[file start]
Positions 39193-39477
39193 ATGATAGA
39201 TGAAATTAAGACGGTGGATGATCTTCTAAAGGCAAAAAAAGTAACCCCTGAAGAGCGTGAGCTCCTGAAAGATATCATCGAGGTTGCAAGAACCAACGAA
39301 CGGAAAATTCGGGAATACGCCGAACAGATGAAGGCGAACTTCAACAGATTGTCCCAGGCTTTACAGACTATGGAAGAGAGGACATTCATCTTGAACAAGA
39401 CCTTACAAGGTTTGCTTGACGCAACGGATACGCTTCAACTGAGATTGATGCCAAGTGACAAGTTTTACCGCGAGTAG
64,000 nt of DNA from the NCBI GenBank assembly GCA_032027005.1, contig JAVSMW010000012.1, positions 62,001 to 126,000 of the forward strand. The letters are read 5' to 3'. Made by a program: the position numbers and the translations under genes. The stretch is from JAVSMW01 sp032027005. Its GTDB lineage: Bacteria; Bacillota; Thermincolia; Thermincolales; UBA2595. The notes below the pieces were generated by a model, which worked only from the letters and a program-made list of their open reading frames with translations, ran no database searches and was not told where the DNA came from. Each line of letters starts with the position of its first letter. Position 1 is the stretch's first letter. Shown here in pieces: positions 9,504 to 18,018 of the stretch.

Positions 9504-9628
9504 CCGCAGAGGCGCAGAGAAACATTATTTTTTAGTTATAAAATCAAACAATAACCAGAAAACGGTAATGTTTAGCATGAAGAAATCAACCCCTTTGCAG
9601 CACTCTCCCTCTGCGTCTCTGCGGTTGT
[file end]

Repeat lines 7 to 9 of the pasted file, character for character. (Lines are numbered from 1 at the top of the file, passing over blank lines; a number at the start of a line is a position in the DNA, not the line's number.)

Positions 9504-9628
9504 CCGCAGAGGCGCAGAGAAACATTATTTTTTAGTTATAAAATCAAACAATAACCAGAAAACGGTAATGTTTAGCATGAAGAAATCAACCCCTTTGCAG
9601 CACTCTCCCTCTGCGTCTCTGCGGTTGT